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Having secured a place to sleep, I hereby begin to really plan the trip, which will be in early October.  This post serves as place to store a bunch of evolving lists.

For those who feel tempted to make suggestions, please note that I’m not planning to see much in the way of typical tourist places or “doing” a whole lot.  I’m mostly interested in wandering quieter streets, seeing very old buildings, sitting and sketching in quiet and cozy places, gazing up at the stars when tucking in for the night in my l’il garret, and eating reasonably well and reasonably inexpensively in a vegetables-with-cheese-and-eggs-and-the-occasional-seafood kinda way.

Stuff to prepare:

  • Find a tiny garret apartment.  Done! It’s in the 4th arrondissement (Le Marais), near the St. Paul Metro station, in an 18th century building, has a wee kitchen with washer and dryer, wifi, a 6th-floor southwest view plus skylights, and thankfully an elevator for the first 5 flights.  Woo!
I will be able to see rooftops...

I will be able to see rooftops…

...and even a tiny glimpse of Eiffel

…and even a tiny glimpse of Eiffel

  • Book flights by Aug. 1.
  • Sign up for the next French class at SCCC.
  • Line up cat-sitting.
  • Get a travel-friendly cell phone plan.
  • Maybe get a tablet computer even though I obviously will have no money left.
  • Maybe buy a ticket to the ballet, even though I’m not particularly excited about what’s on while I’m there and oh yeah the money thing.  Anyway, tickets for this show go on sale June 23.
  • Round up addresses for postcards.
  • Find out where the record stores are.

Stuff to pack:

  • Sailor Babo
  • iPod & charger
  • sketchbooks
  • pens & pencils
  • watercolors & brushes
  • guidebooks
  • leisure reading for the plane
  • a printout of this bus route map

Stuff to get once I get there:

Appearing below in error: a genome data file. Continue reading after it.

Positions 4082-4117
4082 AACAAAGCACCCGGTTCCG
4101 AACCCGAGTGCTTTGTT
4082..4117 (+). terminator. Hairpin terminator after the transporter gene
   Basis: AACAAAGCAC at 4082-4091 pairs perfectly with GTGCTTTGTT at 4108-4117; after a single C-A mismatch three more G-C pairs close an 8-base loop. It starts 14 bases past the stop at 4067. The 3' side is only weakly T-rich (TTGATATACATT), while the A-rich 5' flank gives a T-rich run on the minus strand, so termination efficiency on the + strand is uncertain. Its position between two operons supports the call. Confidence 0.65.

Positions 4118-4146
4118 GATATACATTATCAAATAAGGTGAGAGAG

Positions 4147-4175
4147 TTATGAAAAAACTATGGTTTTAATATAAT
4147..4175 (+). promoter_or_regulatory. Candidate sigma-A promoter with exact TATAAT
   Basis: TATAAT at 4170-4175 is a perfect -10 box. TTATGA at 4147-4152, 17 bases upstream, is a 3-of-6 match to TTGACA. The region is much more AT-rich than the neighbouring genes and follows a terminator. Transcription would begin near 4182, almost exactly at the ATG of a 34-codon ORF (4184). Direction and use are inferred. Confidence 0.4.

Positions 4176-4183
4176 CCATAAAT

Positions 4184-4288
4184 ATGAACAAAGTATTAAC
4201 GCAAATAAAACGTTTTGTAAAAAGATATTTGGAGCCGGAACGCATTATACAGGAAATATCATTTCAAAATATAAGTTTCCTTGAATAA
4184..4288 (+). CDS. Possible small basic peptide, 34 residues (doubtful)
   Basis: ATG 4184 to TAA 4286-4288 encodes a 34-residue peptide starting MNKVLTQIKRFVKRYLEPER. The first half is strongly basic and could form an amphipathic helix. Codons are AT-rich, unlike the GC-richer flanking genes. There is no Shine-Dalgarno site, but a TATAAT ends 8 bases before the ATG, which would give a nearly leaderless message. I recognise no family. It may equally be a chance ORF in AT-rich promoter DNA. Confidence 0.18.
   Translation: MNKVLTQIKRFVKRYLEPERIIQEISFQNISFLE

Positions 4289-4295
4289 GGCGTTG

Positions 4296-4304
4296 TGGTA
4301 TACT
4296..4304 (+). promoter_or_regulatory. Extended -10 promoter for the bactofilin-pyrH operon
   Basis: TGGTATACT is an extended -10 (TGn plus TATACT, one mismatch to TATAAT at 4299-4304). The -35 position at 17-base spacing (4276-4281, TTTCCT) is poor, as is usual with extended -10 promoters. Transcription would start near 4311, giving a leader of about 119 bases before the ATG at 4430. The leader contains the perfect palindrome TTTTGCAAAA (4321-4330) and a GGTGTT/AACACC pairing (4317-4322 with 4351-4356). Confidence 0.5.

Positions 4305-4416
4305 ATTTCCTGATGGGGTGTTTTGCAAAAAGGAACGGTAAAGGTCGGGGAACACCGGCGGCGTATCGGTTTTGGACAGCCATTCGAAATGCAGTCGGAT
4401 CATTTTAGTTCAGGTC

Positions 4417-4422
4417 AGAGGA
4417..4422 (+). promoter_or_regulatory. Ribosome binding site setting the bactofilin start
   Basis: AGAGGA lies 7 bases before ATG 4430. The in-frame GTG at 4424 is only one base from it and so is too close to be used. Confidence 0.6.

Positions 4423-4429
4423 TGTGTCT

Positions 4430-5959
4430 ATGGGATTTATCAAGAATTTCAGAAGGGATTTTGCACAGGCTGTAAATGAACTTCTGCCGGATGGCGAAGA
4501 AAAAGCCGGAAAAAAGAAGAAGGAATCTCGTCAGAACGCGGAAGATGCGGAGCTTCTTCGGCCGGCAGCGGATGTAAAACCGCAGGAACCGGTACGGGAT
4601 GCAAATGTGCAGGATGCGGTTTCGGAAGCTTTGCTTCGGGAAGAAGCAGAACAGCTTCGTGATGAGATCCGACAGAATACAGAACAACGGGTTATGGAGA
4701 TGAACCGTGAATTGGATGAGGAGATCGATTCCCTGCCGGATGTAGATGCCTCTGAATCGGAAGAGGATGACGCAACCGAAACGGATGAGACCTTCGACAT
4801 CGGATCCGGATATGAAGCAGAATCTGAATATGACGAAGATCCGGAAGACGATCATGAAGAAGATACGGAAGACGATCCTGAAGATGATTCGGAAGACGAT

• a 10-pack of transit tickets (un carnet)
  • Metro system map
  • more sketchbooks & art supplies
  • more leisure reading
  • the tackiest possible small Eiffel Tower snow globe

Stuff to see or do:

  • Musée d’Orsay
  • a bit of Louvre (and I’ll be there for free first Sunday of the month)
  • Opera Garnier (at least look inside even if not seeing a ballet)
  • whatever market is in my neighborhood
  • Maybe a day trip to some small ancient village outside of Paris
  • Shakespeare & Company
  • Montmartre Cemetery
  • Père Lachaise Cemetery (psst … M—–l … that’s where George Perec is buried)
  • Ride bus route #69 (I am a transit geek after all)
  • Ride Le Metro
  • Ride Le Batobus

Stuff to eat:

Stuff I do not plan to see or do: go up in the Eiffel Tower (although I will see it from the bus and will probably also walk near it and look up) or L’Arc de Triomphe, visit Versailles, buy clothes, fancy dining, stay up late



  1. Regarding the record stores, I once purchased a Neil Young CD on the Champs-Élysées. That place is probably closed down by now, though.

  2. I was wondering if you planned to see the ballet! I think your plans sound about perfect, esp. since you only have a week. That’s kind of how I’d been figuring on doing it when I thought I was going back a few years ago. I liked the Musee d’Orsay (I believe it’s closed Mondays, or it was when I was there, which I learned the hard way) and didn’t really give a crap abotu the Louvre. I went to Versailles which is just ostentatious but the gardens are probably nice at other times of the year than February. I did go to Pere Lachaise, twice even, I think, because for some reason the first time I couldn’t find Jim Morrison.